Since I'm eligible for it, I took a long look at the program. I can get
better prices from AARP, and a lot better prices from Canada. The only
way I can justify signing up for it next year is if I bet I'm going to
get a lot sicker in the future.
IIRC, they were some of the top corporate contributors to Bush.
Has anyone ever heard how many times a year you can trade? How many
stock, bonds will be avail. Hope you don't assume every member of the
dow, nasd s&p will be avail to you. And what rate will you be paying to
trade. ? Can you trade every day week month , or are you
stuck into a drip type program, where they buy once a month .
I don't have a problem with private accounts but have to wonder who will
make the money.
The old adage use to be and is still true today.... The ones who touch
the money make money, not necessary the ones who own it. So until all
and I mean ALL the rules are spelled out be careful what you wish for.
And please the other old saying of buy and hold for a life time does
not work any more. You have to be able to get in and out . These sharks
on wall street are waiting for you.
As for some other suggestion here on this subject, let congress get into
SS and off the hog. And make congress have to balance a budget.
Errr, I'm no Wall St. slick, but my boss of about 25 years ago convinced
me to invest 10% of gross pay into my own retirement - mutual
funds, corporate bonds, some individual stocks - all with the help of a
financial advisor. Yes, I had to watch the market and results and get out
of a substantial market investment when I saw things going south (the
Clinton downturn of 2000), and get back in when I saw things picking up -
but all that was my responsibility for looking after myself rather than
having the feds look out for me.
The net result - even after all the bubbles and bursts - is that I am now
and have been officially retired. I invested 2.4% less than I paid into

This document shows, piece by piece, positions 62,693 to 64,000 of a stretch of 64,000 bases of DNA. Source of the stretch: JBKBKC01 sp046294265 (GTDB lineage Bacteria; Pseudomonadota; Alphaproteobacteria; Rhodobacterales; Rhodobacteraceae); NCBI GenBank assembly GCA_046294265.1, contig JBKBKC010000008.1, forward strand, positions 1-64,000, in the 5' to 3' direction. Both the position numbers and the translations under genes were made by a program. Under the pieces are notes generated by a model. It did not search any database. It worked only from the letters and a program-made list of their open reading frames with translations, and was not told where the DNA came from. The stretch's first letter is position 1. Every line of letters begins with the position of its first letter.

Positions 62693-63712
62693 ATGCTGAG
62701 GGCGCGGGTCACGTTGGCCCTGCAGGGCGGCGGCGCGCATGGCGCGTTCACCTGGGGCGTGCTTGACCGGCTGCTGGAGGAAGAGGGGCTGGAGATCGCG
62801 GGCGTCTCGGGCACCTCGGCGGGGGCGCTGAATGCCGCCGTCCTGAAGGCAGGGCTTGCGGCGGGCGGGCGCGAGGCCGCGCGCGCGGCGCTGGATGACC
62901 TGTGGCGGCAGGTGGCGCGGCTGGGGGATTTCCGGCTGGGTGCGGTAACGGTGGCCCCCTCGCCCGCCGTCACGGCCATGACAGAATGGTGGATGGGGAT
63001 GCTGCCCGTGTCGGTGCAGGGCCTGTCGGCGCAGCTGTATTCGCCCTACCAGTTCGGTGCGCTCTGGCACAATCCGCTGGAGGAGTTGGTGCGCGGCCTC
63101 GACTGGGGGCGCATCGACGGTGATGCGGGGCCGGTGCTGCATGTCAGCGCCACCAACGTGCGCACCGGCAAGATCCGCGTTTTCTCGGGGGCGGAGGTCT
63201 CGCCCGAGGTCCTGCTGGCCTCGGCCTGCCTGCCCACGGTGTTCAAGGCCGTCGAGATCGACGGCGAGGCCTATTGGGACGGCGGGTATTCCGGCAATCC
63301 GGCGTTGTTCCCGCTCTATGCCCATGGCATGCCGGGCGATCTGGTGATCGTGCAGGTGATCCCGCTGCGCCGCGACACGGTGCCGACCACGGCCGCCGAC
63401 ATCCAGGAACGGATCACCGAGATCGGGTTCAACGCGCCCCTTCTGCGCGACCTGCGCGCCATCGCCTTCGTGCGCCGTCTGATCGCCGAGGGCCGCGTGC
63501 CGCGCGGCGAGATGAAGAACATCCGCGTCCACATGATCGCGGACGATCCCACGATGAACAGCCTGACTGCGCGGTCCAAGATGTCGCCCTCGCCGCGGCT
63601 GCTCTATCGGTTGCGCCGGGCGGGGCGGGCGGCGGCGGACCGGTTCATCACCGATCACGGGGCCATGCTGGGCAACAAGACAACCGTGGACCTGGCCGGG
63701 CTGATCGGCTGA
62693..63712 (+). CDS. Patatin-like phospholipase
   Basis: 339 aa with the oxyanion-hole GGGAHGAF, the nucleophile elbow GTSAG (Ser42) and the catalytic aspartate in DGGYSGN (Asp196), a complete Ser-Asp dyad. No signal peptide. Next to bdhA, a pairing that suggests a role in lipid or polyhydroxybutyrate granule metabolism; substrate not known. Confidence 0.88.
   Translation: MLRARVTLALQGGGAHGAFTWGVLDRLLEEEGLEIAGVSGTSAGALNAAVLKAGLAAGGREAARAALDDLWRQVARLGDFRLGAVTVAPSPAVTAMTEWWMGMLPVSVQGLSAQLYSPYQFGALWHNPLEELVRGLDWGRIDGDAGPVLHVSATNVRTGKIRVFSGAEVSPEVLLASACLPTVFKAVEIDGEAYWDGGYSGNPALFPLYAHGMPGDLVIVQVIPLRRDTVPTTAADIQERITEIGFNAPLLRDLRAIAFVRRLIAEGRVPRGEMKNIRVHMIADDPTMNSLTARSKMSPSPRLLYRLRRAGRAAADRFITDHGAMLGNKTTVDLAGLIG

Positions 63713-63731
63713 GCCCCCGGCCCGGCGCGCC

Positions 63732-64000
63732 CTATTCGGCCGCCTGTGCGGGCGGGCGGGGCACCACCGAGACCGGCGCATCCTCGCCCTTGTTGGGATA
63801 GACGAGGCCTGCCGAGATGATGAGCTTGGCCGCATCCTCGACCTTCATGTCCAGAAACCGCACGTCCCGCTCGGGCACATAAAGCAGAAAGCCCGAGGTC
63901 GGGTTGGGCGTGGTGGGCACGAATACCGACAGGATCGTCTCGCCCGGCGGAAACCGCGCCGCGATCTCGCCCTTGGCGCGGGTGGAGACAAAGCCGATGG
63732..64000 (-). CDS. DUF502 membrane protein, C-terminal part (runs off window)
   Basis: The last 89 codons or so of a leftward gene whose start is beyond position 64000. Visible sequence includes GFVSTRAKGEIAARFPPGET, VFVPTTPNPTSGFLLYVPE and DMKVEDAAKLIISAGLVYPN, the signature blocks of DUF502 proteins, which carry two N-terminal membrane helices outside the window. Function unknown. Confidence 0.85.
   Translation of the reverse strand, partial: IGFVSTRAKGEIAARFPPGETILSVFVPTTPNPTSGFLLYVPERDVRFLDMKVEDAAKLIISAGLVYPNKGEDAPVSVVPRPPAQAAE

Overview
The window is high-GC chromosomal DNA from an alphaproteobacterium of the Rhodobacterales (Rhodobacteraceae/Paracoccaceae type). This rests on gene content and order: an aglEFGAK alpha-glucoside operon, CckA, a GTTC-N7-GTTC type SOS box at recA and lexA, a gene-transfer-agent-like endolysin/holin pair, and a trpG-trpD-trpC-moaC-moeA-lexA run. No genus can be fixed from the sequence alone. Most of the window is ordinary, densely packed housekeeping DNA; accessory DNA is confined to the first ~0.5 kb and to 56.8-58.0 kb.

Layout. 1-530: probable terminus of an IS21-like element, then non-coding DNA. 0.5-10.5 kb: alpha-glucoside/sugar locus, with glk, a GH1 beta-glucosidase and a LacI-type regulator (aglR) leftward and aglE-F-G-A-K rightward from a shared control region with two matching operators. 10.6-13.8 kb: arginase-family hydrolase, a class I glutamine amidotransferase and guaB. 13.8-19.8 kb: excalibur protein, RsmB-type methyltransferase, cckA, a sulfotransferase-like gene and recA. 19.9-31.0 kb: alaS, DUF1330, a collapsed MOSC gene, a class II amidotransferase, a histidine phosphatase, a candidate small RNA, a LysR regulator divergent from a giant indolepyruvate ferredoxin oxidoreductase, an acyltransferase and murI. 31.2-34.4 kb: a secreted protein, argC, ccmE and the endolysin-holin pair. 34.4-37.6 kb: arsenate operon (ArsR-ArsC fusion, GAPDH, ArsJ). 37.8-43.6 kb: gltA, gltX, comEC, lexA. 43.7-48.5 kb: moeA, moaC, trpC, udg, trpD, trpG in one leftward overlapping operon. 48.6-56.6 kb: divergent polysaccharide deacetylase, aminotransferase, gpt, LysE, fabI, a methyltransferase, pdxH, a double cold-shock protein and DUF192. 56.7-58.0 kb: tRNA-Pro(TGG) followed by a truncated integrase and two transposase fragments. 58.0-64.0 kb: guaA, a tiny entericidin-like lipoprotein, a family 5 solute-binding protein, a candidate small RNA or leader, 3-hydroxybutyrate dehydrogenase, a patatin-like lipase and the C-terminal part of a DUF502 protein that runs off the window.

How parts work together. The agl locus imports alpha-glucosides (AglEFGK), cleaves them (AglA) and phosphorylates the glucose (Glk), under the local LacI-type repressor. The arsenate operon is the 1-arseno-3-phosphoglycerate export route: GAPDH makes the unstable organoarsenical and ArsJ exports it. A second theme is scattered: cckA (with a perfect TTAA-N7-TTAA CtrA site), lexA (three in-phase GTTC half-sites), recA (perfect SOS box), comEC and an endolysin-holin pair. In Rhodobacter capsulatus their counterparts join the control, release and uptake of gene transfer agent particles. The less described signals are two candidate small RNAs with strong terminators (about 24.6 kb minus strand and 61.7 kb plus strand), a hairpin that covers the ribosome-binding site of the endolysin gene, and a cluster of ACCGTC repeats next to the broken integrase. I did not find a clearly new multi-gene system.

SS for at least 15 years less than I would have if I had worked until I
was 65 am drawing about 4 times what I would if I were 65, and the
principal is still growing! And this is all after I get to pay a 10%
penalty for early withdrawal from my IRA's.
So, why do folks think they need government to make lousy investment
decisions for their futures? It ain't rocket science - all it requires is
staying with a plan and paying attention to details.
BTW, I've been the same message my old boss gave to me to my kids and
they're well on thier way to financial independence by 50 or younger.
To escape criticism--do nothing, say nothing, be nothing." (Elbert Hubbard)
Anyone who tells you they have heard about these issues is blowing smoke.
No bill has been introduced, no hearings have been held. There is a lot of
speculating and posturing going on, but nothing matters until these things
What makes you say that? Only if one is speculating, not investing, do
you want to get "in and out"...that's not to say one never rebalances a
portfolio, but it's the penchant for day trading, etc., that typically
leads to poorer returns for most than an informed buy-and-hold strategy
over the long term.
Foregoing the thought of hitting the big winner for long term gains will
end up w/ comfortable returns if not spectacular during bull markets and
far reduced losses during bear periods. Again, we're talking long-term
(30-40 years) retirement <investing> here, not short term speculation.
I'd wager if one simply used any of the broader market index funds
balanced w/ some bond funds starting at age 25 w/ regular contributions
there will be little likelihood of not being comfortable at age 65 (or
well before). In essence, that's what I'd like to see done...an
enforced conservative savings plan for all since it appears the bulk of
the young these days are more into self-gratification for the moment
than thinking of how they're going to get by later on...ideally, it
wouldn't have to be forced, but that's better than the alternative of
continuing the "pay-as-you (hope) go" plan of the present.
Something similar for med insurance will also need to be done